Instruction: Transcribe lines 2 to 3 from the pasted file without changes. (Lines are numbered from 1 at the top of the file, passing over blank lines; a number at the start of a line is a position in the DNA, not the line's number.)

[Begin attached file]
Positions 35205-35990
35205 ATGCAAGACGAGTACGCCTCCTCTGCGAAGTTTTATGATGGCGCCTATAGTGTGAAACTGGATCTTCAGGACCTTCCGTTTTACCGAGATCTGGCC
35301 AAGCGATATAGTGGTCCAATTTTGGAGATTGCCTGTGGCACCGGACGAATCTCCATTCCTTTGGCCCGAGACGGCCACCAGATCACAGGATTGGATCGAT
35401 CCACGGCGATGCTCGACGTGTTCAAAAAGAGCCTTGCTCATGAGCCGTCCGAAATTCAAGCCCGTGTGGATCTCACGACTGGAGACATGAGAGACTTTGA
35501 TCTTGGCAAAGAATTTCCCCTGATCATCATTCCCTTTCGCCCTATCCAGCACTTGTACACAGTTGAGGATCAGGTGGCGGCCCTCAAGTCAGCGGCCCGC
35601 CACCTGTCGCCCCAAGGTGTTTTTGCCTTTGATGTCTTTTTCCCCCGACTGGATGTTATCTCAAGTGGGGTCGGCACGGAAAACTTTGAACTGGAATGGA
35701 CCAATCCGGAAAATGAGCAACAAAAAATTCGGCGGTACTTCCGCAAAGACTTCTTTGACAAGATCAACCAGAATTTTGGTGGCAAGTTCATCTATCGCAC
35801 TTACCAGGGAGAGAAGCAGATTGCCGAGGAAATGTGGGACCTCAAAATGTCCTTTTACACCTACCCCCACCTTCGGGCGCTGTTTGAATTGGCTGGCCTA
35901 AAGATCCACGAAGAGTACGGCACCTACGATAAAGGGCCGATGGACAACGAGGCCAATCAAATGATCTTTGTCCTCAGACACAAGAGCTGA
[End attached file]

35205 ATGCAAGACGAGTACGCCTCCTCTGCGAAGTTTTATGATGGCGCCTATAGTGTGAAACTGGATCTTCAGGACCTTCCGTTTTACCGAGATCTGGCC
35301 AAGCGATATAGTGGTCCAATTTTGGAGATTGCCTGTGGCACCGGACGAATCTCCATTCCTTTGGCCCGAGACGGCCACCAGATCACAGGATTGGATCGAT